The move is part of a clampdown on Germany’s booming prostitution industry that critics say has got out of hand since a 2002 law legalised sex .They view as exploitative the special offers in some brothels where men can have unlimited sex for 100 euros ($136). Despite the worsening conditions, women are flocking to Germany, the largest prostitution market in the European Union — a fact that even brothel owners confirm. Holger Rettig of the UEGD says that the influx of women from Romania and Bulgaria has increased dramatically since the two countries joined the EU. “This has led to a drop in prices,” says Rettig, who notes that the prostitution business is characterized by “a radical market economy rather than a social market economy.”Germany’s biggest political parties have now agreed to ban so-called flat-rate sex offered by some brothels in the country. www.telegraph.co.uk/news/worldnews/europe/germany/10488755/Germany-to-ban-flat-rate-sex-offers-in-brothels.html
In addition to so-called nudist or sauna clubs, where the male customers wear a towel while the women are naked, large brothels have also become established. They advertise their services at all-inclusive rates. According to the police, about 1,700 customers took advantage of the offer on the opening weekend. Buses arrived from far away and local newspapers reported that up to 700 men stood in line outside the brothel. Afterwards, customers wrote in Internet chat rooms about the supposedly unsatisfactory service, complaining that the women were no longer as fit for use after a few hours.When the Pussy Club opened near Stuttgart in 2009, the management advertised the club as follows: “Sex with all women as long as you want, as often as you want and the way you want. Sex. Anal sex. Oral sex without a condom. Three-ways. Group sex. Gang bangs.” The price: €70 during the day and €100 in the evening.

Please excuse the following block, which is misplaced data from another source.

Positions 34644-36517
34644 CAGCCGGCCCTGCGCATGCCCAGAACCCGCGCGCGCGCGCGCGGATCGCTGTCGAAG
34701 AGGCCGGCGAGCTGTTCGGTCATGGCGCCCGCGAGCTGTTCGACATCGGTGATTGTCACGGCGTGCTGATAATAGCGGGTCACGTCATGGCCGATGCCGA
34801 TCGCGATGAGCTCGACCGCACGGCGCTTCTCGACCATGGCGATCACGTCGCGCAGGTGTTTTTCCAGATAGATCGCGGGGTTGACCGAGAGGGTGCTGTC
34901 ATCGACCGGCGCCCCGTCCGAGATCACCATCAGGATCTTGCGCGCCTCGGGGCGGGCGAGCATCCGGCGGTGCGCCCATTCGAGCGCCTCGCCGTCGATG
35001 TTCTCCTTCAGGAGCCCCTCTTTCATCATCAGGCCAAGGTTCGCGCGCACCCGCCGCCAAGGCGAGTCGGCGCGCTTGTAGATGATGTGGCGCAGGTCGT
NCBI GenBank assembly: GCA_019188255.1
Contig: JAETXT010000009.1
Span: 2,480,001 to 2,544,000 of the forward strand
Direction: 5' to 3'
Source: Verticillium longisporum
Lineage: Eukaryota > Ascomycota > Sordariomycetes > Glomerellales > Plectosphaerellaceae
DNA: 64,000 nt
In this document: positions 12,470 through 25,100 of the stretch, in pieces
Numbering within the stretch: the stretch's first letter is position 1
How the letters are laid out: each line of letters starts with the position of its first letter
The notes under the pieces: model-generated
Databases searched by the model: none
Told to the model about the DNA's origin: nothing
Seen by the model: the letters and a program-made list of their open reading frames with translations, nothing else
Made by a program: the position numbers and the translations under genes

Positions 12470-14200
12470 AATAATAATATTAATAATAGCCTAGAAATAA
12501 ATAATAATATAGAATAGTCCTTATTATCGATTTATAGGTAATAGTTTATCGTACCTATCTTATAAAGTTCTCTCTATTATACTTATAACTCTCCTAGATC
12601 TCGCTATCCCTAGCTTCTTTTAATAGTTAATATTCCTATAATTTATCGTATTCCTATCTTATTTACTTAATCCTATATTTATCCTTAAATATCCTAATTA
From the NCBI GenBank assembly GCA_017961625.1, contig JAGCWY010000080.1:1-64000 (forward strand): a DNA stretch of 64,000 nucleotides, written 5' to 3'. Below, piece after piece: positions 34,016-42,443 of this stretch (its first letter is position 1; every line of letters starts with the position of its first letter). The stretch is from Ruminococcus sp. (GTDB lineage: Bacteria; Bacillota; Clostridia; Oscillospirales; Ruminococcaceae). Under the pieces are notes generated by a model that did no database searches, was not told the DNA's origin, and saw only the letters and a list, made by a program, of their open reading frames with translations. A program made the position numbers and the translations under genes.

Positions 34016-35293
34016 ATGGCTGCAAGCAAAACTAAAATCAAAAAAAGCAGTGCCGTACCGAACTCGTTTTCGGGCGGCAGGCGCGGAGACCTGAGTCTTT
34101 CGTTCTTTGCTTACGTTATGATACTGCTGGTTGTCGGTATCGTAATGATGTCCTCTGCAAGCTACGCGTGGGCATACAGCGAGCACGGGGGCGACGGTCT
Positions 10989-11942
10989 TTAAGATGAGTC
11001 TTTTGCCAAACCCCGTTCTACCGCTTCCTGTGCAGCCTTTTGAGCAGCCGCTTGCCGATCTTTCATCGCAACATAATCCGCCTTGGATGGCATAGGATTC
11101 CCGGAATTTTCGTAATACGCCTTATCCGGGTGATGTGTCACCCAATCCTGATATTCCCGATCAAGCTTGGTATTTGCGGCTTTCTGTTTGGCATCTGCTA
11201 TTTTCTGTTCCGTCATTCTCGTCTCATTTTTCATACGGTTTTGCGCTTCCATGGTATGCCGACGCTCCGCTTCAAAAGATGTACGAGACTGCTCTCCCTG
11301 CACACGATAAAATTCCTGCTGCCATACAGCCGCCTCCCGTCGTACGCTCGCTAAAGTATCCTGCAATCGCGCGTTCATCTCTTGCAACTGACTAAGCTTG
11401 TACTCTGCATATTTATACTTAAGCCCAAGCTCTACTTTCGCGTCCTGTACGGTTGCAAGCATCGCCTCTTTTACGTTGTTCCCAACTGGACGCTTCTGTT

Anja Strieder, spokeswoman for the centre-left Social Democrats, confirmed a report Monday by Germany’s Frankfurter Allgemeine Zeitung that a ban was agreed during coalition talks with Chancellor Angela Merkel’s conservative Union bloc.
She said better protection for victims of enforced prostitution and stricter rules for brothel operators will also be included in a bill that could be introduced once the government is formally appointed.
The business has become tougher, says Nuremberg social worker Andrea Weppert, who has worked with prostitutes for more than 20 years, during which the total number of prostitutes has tripled. According to Weppert, more than half of the women have no permanent residence, but instead travel from place to place, so that they can earn more money by being new to a particular city.
Today “a high percentage of prostitutes don’t go home after work, but rather remain at their place of work around the clock,” a former prostitute using the pseudonym Doris Winter wrote in a contribution to the academic series “The Prostitution Law.” “The women usually live in the rooms where they work,” she added.
In Nuremberg, such rooms cost between €50 and €80 a day, says social worker Weppert, and the price can go up to €160 in brothels with a lot of customers. Working conditions for prostitutes have “worsened in recent years,” says Weppert. In Germany on the whole, she adds, “significantly more services are provided under riskier conditions and for less money than 10 years ago.”
See here the article